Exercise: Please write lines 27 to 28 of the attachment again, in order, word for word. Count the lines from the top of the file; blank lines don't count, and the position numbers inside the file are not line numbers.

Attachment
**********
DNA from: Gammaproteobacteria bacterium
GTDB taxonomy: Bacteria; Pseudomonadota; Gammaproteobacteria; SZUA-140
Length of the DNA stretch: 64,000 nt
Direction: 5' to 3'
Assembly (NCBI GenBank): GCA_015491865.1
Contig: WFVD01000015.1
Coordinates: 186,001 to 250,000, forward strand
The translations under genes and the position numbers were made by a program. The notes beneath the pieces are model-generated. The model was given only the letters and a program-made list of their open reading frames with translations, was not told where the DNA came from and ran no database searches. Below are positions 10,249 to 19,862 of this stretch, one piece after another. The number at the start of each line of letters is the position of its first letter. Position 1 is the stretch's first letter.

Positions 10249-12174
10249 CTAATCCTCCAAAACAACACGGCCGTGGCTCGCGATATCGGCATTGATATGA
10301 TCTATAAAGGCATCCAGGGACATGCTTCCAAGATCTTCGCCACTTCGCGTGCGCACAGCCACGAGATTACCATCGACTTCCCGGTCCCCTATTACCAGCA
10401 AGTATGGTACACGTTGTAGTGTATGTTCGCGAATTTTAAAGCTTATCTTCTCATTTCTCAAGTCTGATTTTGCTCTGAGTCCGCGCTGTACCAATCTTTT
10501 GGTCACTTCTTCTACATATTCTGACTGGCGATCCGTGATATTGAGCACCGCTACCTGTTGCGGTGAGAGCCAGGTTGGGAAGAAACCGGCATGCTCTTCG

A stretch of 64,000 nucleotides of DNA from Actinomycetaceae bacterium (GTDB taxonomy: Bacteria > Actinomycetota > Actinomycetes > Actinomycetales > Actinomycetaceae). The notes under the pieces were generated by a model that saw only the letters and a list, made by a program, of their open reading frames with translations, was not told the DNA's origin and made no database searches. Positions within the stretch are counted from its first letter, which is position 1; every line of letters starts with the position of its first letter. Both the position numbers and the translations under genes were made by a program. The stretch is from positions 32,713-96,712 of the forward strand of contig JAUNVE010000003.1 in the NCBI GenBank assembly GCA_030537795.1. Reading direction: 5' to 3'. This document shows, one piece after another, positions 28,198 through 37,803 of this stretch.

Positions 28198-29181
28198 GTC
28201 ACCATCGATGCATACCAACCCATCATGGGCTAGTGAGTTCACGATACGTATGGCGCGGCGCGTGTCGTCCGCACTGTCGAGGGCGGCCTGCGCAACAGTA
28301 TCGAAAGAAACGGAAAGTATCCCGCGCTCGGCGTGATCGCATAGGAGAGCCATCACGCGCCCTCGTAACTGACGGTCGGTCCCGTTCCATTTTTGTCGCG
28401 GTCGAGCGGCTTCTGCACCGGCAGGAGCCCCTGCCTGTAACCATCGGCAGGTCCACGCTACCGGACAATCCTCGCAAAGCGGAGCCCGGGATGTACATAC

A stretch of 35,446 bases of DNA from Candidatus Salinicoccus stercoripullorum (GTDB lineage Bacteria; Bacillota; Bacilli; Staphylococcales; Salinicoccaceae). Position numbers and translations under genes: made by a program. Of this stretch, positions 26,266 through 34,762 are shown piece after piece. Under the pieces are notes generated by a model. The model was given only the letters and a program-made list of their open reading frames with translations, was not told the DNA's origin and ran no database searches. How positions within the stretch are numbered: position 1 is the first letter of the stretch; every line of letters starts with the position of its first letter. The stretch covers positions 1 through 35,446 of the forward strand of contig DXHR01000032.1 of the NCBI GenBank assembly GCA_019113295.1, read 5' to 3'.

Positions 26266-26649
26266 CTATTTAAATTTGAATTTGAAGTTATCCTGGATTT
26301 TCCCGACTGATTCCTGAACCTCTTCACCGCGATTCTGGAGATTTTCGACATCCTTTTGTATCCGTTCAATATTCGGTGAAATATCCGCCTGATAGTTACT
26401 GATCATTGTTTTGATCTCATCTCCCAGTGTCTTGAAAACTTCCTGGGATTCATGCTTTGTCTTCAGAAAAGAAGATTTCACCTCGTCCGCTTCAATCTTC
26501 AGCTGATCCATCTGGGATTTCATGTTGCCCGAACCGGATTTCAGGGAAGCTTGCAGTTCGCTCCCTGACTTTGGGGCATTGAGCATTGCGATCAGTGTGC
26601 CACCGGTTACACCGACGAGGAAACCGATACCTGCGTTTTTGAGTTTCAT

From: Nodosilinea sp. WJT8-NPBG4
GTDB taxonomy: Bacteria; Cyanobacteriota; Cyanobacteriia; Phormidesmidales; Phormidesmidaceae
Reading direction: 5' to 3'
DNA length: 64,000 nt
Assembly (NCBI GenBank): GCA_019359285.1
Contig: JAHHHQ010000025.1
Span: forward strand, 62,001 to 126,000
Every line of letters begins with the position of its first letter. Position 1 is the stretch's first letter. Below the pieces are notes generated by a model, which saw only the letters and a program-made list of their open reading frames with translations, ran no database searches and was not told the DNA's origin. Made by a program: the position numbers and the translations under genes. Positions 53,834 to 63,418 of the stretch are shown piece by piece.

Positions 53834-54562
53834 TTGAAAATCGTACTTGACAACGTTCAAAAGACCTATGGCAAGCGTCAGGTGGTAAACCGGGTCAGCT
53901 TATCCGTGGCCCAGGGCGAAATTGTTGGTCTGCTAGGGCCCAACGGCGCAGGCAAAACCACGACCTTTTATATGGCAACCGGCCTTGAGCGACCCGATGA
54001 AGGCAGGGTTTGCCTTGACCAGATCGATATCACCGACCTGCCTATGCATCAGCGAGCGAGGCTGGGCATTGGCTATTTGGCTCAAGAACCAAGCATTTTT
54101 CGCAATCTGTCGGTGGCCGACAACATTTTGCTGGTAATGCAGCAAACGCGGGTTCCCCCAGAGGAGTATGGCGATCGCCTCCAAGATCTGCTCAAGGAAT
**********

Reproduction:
From: Nodosilinea sp. WJT8-NPBG4
GTDB taxonomy: Bacteria; Cyanobacteriota; Cyanobacteriia; Phormidesmidales; Phormidesmidaceae